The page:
My friend/Dickensian benefactor Sean loves introducing me to people as “Alison, our friend from Minnesota.” Which I have mixed feelings about. I haven’t LIVED in Minnesota for the past year, having moved to Evanston, IL for college and then deciding to spend my summer in New York. I’m so confused about which place to say that my Twitter bio says “NY via CHI via MINN” because I couldn’t choose.
I’m not ashamed of Minnesota; I’m proud of being from Bloomington, MN and think it was a great place to grow up, even though I never want to live there as an adult. I’ve had my fill of it, and prefer to be fond of it from afar and revel in the occasional visit.
As much as I love Minnesota, sometimes I wish I were from the east coast. Being from the there seems to (in my anecdotal experience) result in a limited sense of the world outside the region, as well as an undue attachment to passive-aggression. “Minnesota nice” is mostly just “passive-aggressive.” As a pretty blunt person who doesn’t do subtlety well, this has often led to awkward situations.
Chicago is immune to some of that "Midwest culture," but the city itself isn't a very good place to grow up. And the suburbs are all fairly interchangeable with the Twin Cities suburbs I'm escaping from.
Anyway, last night Sean introduced me as such to one of his friends who started asking me what I thought about Minnesota. He said “if I could choose a different state to grow up in, I’d probably pick Minnesota.”
Of course I asked “where are you from?”
Well what a crazy random happenstance that was.
Friends, I am an unabashed New Jersey enthusiast. I’m not being ironic there, I think New Jersey is awesome. This has mostly evolved from my love for WFMU, a free-form radio station located in Jersey City. You can listen to it on your radio if you live in the area, but mostly I listen online and through the archives. I’m a die-hard fan of The Best Show on WFMU, hosted by Tom Scharpling, who has lived in New Jersey for the majority of his life. He frequently talks about the state, from the Pinball Museum at Asbury Park to the legacy of great punk bands it can claim.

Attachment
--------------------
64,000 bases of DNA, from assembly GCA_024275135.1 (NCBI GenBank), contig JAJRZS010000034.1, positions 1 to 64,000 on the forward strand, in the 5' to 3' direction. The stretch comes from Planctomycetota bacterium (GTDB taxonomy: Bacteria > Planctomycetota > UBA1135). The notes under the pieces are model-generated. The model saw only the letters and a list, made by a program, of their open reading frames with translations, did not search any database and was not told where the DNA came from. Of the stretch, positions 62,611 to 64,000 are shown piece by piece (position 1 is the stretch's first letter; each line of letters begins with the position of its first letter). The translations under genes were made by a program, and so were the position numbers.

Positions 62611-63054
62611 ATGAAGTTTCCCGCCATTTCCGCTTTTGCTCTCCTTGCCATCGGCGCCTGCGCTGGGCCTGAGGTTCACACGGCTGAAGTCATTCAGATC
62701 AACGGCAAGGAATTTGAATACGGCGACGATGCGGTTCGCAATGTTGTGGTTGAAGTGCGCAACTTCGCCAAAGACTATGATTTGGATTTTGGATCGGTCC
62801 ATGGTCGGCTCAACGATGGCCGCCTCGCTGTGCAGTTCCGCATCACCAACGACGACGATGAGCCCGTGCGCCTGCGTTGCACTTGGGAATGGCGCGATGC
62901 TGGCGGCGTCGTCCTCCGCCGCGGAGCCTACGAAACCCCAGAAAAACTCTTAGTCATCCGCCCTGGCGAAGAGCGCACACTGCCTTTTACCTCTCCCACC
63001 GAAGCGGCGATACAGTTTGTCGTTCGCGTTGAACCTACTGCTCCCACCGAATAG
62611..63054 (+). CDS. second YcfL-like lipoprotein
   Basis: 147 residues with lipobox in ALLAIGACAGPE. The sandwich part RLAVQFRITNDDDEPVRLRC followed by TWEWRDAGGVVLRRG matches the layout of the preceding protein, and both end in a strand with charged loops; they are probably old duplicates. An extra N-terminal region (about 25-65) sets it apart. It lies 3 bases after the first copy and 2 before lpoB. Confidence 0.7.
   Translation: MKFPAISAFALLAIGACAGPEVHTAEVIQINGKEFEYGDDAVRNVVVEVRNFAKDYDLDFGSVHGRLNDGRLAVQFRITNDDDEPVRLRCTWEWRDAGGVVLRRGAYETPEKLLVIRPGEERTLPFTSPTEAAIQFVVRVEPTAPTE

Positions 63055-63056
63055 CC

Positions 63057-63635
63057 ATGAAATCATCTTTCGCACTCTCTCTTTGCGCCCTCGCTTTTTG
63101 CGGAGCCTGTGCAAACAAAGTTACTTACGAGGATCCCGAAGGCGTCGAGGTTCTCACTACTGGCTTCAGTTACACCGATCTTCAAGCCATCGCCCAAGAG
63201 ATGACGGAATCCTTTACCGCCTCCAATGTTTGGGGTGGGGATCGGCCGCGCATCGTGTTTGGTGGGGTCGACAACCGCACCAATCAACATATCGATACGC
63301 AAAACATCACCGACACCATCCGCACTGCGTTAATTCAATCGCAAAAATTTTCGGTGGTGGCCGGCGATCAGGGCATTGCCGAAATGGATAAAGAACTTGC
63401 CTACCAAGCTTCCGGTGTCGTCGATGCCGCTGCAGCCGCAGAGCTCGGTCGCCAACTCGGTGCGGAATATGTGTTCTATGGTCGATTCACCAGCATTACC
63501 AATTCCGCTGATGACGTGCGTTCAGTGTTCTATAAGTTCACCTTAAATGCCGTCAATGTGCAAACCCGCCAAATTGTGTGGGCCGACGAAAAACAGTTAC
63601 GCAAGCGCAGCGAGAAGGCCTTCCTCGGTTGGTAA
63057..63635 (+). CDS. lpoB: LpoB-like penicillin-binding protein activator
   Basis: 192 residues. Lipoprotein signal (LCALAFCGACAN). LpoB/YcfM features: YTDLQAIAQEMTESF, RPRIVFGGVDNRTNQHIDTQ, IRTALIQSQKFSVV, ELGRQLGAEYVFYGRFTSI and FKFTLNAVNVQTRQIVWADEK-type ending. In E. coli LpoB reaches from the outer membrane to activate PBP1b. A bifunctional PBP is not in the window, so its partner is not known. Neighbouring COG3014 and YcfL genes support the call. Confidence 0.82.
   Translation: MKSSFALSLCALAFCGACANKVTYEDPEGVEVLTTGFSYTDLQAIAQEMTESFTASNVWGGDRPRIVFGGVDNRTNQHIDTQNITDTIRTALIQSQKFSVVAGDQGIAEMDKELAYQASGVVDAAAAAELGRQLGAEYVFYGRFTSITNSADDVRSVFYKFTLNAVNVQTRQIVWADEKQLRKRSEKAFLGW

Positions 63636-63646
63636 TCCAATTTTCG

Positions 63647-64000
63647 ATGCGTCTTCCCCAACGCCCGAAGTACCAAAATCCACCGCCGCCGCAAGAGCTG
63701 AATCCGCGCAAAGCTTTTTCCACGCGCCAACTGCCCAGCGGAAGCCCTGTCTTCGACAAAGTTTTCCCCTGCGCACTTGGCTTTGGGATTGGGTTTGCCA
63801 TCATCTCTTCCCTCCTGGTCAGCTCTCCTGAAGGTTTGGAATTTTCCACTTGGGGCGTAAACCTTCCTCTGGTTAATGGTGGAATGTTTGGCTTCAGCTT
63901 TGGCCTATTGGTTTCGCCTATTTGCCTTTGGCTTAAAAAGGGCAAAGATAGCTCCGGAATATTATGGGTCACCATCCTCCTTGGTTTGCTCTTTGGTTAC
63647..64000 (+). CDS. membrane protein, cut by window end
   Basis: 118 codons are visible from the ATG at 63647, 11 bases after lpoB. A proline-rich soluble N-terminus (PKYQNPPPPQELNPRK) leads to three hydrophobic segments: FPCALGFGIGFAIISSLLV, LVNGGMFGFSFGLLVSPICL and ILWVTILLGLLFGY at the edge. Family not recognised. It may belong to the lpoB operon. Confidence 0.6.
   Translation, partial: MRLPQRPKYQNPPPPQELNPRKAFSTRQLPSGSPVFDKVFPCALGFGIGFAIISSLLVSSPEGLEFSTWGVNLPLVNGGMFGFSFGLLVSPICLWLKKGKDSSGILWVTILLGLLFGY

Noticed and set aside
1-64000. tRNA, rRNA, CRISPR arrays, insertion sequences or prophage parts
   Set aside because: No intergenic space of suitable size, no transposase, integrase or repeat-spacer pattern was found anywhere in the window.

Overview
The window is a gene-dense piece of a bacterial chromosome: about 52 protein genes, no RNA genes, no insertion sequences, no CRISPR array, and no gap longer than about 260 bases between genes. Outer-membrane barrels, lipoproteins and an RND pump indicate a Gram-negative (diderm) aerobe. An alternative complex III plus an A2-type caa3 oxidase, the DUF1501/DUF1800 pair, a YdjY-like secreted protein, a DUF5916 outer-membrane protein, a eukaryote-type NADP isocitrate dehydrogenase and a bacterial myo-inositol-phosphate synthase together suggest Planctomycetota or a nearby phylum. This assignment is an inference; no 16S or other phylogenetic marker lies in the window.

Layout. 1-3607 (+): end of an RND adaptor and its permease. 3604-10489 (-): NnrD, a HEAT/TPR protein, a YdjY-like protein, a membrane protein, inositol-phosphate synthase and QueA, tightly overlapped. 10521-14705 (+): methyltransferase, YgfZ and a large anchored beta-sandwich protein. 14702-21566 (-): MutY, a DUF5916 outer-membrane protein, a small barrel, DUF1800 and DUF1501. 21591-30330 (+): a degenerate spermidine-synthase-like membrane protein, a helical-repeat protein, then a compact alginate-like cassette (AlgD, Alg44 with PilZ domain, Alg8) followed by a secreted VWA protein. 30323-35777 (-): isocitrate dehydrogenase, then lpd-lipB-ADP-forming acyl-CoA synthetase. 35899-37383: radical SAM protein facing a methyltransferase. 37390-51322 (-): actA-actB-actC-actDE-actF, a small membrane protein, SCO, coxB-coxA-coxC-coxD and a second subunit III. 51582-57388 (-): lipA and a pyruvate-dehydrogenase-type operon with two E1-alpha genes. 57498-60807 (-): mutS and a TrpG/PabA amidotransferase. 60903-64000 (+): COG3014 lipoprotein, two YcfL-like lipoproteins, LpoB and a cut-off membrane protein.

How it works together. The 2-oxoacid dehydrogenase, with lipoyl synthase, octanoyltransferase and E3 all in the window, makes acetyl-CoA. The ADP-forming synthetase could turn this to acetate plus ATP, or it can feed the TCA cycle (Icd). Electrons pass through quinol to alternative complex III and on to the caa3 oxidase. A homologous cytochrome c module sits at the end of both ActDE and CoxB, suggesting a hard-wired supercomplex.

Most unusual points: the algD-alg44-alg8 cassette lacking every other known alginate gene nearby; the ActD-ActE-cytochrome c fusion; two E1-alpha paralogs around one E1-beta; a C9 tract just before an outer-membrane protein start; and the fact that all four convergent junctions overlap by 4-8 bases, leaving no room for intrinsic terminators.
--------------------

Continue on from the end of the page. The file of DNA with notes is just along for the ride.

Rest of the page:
Last weekend, I went to New Jersey for the first time, and it felt weirdly spiritual. I went to a show at Maxwell’s, a beloved rock club in Hoboken that unfortunately closed its doors on July 31. I’d heard stories of Maxwell’s for years, and I was very lucky to be able to attend a show there before it closed.
The show I went to was a WFMU live broadcast, so I got to work the room and meet a bunch of the DJs in person. I occasionally found myself saying, “Y’know, this is my first time in New Jersey. It’s really exciting.”
People mostly thought I was joking, or making fun of them. People from all over the country, but especially New York, tend to treat Jersey as a punchline. I had to add, “No, really. I have so much love and respect for this state.” Which is true.
I love most people from New Jersey, and appreciate the “Bad News Bears” kind of culture that emanates from it. Jersey is accustomed to people writing it off, and uses that as a motivator. That’s part of why it can claim so many great punk musicians, because that hard-scrabble mentality is what punk is all about. Even Newark, which is regarded as the Detroit of the east coast, is coming back with one of the best mayors in America at the helm, Cory Booker.
(I know it’s possible that I’m ascribing too much meaning/sunny optimism to my view of New Jersey, OK? But whatever, that’s the point of the piece.)
If I were not from Minnesota, I’d definitely want to be from New Jersey.
Have you ever felt drawn to a state that you’ve never lived in? Not just like as a sweet vacation spot but on a deeper level? Or is this all kind of silly?